III. Match the following. (1 × 5 = 5)

Question 11.
2nd PUC Economics Model Question Paper 3 with Answers image - 1
Answer:
1-c; 2-d; 3-a; 4-e; 5-b.

IV. Answer the following questions in a sentence or a word each. (1 × 5 = 5)

Question 12.
What is normal profit?
Answer:
The minimum level of profit that is needed to keep a firm in the existing business is called as normal profit.

Question 13.
What is price floor?
Answer:
The government imposed lower limit on the price that may be charged for a particular good or service is called price floor. Example, agricultural price support programmes and minimum wage legislation.

Question 14.
What is duopoly?
Answer:
It is a special case of oligopoly where there are exactly two sellers or firms.

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Question 15.
Who are economic agents?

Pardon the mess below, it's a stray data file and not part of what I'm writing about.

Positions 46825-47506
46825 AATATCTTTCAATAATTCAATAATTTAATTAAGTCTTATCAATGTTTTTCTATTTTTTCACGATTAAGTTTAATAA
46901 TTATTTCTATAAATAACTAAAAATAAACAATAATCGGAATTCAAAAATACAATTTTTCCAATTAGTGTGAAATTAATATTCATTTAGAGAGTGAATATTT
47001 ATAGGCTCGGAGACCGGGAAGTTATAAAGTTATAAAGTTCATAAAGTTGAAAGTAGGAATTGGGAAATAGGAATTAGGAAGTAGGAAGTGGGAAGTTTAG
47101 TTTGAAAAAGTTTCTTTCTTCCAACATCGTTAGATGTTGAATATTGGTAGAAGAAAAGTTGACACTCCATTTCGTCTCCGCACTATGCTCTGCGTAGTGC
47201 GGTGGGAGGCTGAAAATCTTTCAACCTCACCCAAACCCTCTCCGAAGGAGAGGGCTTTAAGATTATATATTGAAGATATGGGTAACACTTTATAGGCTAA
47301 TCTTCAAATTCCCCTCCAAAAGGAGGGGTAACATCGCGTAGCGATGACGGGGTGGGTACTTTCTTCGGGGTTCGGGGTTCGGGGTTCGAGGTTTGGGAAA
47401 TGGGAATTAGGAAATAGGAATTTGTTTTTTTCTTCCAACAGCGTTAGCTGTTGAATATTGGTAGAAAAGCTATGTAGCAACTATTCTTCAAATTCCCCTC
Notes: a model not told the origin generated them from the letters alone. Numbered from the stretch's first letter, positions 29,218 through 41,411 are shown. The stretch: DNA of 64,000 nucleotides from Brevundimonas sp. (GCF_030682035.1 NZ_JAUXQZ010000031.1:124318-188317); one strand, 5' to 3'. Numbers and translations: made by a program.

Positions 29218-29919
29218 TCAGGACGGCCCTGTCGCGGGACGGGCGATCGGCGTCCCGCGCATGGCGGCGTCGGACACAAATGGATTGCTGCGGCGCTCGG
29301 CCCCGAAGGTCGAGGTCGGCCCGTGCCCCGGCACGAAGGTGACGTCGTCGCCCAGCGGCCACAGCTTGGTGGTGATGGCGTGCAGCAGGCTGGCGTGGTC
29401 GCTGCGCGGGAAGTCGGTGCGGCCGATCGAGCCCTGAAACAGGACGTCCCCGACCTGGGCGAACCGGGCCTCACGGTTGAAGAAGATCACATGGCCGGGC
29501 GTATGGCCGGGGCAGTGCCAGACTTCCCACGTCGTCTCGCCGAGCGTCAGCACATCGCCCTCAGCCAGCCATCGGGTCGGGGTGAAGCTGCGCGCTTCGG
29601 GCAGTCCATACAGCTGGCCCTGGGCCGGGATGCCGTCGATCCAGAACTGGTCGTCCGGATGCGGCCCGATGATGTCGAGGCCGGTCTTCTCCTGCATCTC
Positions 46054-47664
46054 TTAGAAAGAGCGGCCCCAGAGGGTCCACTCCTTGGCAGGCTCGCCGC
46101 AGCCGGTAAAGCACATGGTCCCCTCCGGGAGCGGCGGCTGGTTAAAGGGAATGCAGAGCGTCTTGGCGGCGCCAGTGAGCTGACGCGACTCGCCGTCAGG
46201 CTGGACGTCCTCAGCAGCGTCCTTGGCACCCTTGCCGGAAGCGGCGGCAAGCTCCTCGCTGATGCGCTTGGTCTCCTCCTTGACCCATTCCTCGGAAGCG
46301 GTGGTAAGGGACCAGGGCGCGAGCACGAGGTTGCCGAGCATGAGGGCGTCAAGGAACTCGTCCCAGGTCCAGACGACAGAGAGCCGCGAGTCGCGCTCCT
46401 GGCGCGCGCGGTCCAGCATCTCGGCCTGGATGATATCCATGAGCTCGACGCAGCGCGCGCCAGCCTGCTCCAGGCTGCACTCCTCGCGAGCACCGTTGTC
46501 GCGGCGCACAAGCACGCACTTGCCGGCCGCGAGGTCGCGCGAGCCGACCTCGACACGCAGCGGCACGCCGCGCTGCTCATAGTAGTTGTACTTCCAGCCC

Answer:
Economic agents are those individuals or institutions which take economic decisions. They can be consumers, producers, government, corporation, banks, etc.

Question 16.
Give the meaning of intermediate goods.
Answer:
These are the goods used by other producers as material inputs. These are used as raw material for production of other commodities. These are not final goods.

PART-B

V. Answer any NINE of the following in 4 sentences each. (2 × 9 = 18)

Question 17.
What is monotonic preference?
Answer:
A consumer’s preferences are said to monotonic if and only if between any two bundles, the consumer prefers the bundle which has more of at least one of the goods and no less of the other good as compared to the other bundle.